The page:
A group of middle school girls saw firsthand how science and technology are changing the world during a hands-on workshop hosted by the Harvard John A. Paulson School of Engineering and Applied Sciences (SEAS).
Seventh-graders Elizabeth Kudinova and Eloisa Salcedo, and sixth-grader Manasa Rajesh (left to right) collaborate to create a mold for their soft robotic gripper. (Credit: Adam Zewe/SEAS Communications.)
The girls, participants in the Tech Savvy summer program, learned about robotics and 3D printing during a day of interactive lessons in the basement of Northwest Hall on July 26.
Colette Abah, a research fellow in the lab of Conor Walsh, John L. Loeb Associate Professor of Engineering and Applied Sciences, explained how soft robots, made from flexible materials, can perform certain tasks that traditional, rigid robots cannot, such as search and rescue operations in dangerous environments. She described how researchers study biological processes, like the movements of an octopus, when developing soft robots.
“I want the students to realize how easy it is for them to create their own soft robotic systems using household materials,” she said. “It is often hard for students to realize how much potential they have.”
Abah led the students as they created miniature soft robotic grippers. The girls carefully constructed molds for their grippers using cardboard, string, and acetate. Once the molds were ready, they poured in liquefied rubber and then heated their devices in an oven to create malleable, cross-shaped grippers.
The hardest part of making the soft robotic gripper was tracing and cutting around the intricate template, said Elizabeth Kudinova, 12, a seventh-grader at Boston’s St. Columbkille School.
“This project made me more aware of the many types of robotics,” she said. “I was surprised by how different soft robots look and feel from the kinds of robots I knew about.”
Students also learned about the computer science side of robotics by trying their hands at programming the Root robot, developed by the Wyss Institute for Biologically Inspired Engineering. Using a simple, image-based language, students programmed the small robot to roll across a white board and draw with a colored marker.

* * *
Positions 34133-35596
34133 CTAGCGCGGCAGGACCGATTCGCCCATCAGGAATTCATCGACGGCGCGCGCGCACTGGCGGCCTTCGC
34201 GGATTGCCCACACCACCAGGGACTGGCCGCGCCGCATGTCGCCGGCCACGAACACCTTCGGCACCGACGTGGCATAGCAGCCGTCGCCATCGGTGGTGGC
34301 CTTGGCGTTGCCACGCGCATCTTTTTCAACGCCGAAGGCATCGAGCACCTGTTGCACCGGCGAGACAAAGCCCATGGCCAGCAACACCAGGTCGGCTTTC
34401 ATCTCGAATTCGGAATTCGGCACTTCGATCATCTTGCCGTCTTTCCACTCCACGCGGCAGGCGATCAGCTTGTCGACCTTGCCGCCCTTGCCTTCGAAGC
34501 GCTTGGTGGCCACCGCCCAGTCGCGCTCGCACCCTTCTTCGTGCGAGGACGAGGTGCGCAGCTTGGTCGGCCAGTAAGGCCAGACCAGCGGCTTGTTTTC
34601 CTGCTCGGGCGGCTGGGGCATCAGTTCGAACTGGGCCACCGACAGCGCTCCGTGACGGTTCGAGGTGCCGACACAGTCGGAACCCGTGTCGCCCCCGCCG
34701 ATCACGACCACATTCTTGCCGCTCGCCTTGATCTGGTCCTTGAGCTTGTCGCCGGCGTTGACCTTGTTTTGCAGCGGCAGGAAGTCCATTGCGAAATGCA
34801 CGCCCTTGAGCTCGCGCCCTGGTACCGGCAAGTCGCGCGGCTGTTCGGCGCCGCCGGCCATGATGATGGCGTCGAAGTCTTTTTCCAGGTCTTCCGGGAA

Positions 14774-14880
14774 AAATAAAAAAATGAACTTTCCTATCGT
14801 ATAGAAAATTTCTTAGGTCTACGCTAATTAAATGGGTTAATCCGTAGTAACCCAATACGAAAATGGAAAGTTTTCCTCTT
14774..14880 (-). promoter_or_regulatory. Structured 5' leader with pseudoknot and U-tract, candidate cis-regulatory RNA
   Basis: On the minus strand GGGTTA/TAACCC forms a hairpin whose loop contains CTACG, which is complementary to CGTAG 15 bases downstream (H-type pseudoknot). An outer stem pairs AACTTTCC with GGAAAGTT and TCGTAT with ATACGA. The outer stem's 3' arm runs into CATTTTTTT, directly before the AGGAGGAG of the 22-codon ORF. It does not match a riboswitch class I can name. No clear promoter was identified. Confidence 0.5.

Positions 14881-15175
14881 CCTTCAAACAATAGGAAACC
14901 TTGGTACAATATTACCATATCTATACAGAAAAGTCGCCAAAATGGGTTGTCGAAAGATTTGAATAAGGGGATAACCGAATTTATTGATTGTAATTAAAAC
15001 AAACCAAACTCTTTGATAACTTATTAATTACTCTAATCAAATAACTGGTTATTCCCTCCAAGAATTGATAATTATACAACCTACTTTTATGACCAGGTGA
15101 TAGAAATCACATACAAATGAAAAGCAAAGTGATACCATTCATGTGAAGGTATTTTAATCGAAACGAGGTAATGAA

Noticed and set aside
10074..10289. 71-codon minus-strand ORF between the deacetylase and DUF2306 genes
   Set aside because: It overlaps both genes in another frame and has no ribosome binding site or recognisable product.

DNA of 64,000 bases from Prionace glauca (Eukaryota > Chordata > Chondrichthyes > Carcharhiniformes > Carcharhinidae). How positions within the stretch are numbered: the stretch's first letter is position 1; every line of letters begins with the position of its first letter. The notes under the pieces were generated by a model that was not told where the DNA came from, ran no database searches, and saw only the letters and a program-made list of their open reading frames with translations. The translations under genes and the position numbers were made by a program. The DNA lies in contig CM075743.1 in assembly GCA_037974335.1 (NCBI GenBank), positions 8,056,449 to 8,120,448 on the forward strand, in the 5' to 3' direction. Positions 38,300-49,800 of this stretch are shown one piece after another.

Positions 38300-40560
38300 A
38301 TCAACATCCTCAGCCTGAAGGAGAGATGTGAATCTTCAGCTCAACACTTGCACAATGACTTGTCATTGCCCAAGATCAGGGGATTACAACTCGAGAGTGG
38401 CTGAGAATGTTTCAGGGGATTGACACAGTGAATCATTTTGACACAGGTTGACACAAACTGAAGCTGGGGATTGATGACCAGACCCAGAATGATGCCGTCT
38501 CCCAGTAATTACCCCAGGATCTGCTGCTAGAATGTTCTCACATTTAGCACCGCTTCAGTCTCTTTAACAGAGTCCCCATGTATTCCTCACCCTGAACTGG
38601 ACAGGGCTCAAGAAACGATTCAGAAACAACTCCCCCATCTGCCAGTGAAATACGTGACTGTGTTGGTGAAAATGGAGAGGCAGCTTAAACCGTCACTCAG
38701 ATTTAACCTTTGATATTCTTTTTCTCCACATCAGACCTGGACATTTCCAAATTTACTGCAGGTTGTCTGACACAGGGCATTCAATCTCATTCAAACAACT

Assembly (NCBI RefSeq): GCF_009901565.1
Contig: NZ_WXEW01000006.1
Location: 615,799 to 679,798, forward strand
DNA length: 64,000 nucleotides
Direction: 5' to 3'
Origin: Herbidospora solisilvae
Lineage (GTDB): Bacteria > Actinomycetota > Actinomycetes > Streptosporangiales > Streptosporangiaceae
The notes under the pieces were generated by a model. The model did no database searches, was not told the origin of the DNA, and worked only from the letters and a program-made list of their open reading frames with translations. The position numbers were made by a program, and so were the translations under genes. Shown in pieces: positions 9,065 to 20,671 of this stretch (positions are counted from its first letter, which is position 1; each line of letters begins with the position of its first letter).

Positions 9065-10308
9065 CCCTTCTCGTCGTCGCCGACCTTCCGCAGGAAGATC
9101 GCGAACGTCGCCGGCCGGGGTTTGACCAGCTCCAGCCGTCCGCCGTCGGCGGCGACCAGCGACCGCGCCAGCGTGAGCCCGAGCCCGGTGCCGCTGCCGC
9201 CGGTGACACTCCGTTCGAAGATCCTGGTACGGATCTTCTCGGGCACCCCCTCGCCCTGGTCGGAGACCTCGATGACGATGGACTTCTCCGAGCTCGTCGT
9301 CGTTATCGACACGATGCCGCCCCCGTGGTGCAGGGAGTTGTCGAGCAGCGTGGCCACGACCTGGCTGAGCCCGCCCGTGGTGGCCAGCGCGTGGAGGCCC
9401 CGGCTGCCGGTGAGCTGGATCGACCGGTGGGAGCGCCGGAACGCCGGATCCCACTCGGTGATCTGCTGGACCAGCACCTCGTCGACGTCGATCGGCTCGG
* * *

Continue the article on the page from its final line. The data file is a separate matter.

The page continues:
Alana Tow, 13, an eighth-grader at Pollard Middle School in Needham, Mass., enjoyed the challenge of programming the robot to trace the letters of her name.
“This kind of robot would definitely be useful in schools, since it is easy to use,” she said. “I’ve learned that you can make robots do just about anything.”
In addition to hands-on robotics lessons, the students also explored the possibilities of 3D printing by designing personalized key chains using Tinkercad, a web-based Computer-Aided Design (CAD) program. They watched, wide-eyed, as the 3D printer created a pattern with colorful plastic.
Nicole Black, graduate research fellow in the lab of Jennifer A. Lewis, Hansjorg Wyss Professor of Biologically Inspired Engineering, taught the students the basics of CAD. She talked about the many advantages of 3D printing, which can enable the production of cost-effective prototypes, but also the downsides and limitations of the new technology.
“It is so important for girls to have female role models in science and engineering,” Black said. “I want them to realize that they could work in these fields someday.”
Harvard was one site during the weeklong Tech Savvy program, which featured workshops hosted by several universities in the Boston area. At each university, the girls learned about innovations in different areas of science and technology, from mobile app development to bridge design. The goal of the annual program is to fuel girls’ interests in STEM (science, technology, engineering, and math).
“Not only do these girls get to visit different universities and learn about what college is like, but they also get to see how science and technology play a huge role in everyday life,” said Kathryn Hollar, director of educational programs at SEAS. “Programs like this, which offer hands-on activities, will help keep these girls inspired.”